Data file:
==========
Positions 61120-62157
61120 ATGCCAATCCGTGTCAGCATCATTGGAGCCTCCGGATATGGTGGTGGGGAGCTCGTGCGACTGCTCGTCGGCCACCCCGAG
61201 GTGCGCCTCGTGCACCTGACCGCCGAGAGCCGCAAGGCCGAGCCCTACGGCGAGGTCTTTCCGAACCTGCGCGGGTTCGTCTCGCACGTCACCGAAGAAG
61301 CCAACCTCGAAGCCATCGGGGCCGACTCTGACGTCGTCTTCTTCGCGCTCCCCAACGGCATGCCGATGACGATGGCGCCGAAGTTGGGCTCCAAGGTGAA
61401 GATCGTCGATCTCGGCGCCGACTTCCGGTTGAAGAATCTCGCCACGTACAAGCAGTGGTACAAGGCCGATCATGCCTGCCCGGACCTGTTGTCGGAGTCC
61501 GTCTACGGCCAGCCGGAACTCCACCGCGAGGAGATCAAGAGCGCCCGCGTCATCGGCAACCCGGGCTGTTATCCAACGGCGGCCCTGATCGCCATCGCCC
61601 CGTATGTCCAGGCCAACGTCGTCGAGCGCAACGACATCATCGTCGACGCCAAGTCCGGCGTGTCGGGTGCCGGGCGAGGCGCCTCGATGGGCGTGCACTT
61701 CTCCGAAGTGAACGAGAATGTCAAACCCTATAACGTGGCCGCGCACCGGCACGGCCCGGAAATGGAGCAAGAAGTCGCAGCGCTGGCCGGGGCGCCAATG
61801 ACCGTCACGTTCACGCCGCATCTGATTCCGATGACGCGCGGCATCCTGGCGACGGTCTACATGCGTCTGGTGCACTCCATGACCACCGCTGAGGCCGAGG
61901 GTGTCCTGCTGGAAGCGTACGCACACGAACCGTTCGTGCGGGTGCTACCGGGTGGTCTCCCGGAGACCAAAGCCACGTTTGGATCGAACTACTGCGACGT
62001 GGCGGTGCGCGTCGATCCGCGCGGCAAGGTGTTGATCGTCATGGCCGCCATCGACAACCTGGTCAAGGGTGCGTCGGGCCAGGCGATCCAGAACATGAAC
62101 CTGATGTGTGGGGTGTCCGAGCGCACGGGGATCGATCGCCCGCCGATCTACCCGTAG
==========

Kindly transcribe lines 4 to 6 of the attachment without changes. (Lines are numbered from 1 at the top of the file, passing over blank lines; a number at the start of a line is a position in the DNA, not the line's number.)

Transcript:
61301 CCAACCTCGAAGCCATCGGGGCCGACTCTGACGTCGTCTTCTTCGCGCTCCCCAACGGCATGCCGATGACGATGGCGCCGAAGTTGGGCTCCAAGGTGAA
61401 GATCGTCGATCTCGGCGCCGACTTCCGGTTGAAGAATCTCGCCACGTACAAGCAGTGGTACAAGGCCGATCATGCCTGCCCGGACCTGTTGTCGGAGTCC
61501 GTCTACGGCCAGCCGGAACTCCACCGCGAGGAGATCAAGAGCGCCCGCGTCATCGGCAACCCGGGCTGTTATCCAACGGCGGCCCTGATCGCCATCGCCC